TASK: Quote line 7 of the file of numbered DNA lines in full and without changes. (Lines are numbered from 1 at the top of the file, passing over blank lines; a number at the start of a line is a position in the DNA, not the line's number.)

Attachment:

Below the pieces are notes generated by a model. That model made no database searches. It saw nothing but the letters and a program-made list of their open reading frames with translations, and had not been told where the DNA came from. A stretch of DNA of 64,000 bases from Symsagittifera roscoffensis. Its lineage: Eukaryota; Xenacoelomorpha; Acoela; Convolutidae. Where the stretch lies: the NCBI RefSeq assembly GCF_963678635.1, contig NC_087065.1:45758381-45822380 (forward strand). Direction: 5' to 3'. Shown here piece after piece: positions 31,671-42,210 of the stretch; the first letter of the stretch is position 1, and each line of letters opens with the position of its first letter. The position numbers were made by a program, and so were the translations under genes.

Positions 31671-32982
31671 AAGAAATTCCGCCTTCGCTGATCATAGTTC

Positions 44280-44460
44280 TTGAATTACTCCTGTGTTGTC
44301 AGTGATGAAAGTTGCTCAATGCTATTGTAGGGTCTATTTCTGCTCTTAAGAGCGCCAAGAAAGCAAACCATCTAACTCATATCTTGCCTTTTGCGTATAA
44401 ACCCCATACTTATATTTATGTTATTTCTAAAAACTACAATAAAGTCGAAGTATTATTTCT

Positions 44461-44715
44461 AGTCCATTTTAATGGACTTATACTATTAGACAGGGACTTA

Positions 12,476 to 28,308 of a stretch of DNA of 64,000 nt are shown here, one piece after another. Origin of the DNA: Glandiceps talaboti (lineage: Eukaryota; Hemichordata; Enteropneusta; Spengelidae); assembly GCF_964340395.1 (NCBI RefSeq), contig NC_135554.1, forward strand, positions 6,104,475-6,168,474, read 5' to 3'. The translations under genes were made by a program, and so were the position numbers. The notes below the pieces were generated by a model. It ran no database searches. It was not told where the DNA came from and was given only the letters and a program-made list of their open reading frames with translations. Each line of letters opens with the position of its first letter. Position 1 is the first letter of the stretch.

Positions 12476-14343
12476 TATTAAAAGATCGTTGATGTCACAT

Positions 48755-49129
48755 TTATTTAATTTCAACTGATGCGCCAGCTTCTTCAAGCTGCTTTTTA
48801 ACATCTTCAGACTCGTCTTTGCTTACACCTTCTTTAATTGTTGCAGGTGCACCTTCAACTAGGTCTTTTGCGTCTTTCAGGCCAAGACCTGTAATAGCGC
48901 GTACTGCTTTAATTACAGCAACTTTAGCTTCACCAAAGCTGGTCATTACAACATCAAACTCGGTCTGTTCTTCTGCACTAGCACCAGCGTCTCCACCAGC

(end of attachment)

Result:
44401 ACCCCATACTTATATTTATGTTATTTCTAAAAACTACAATAAAGTCGAAGTATTATTTCT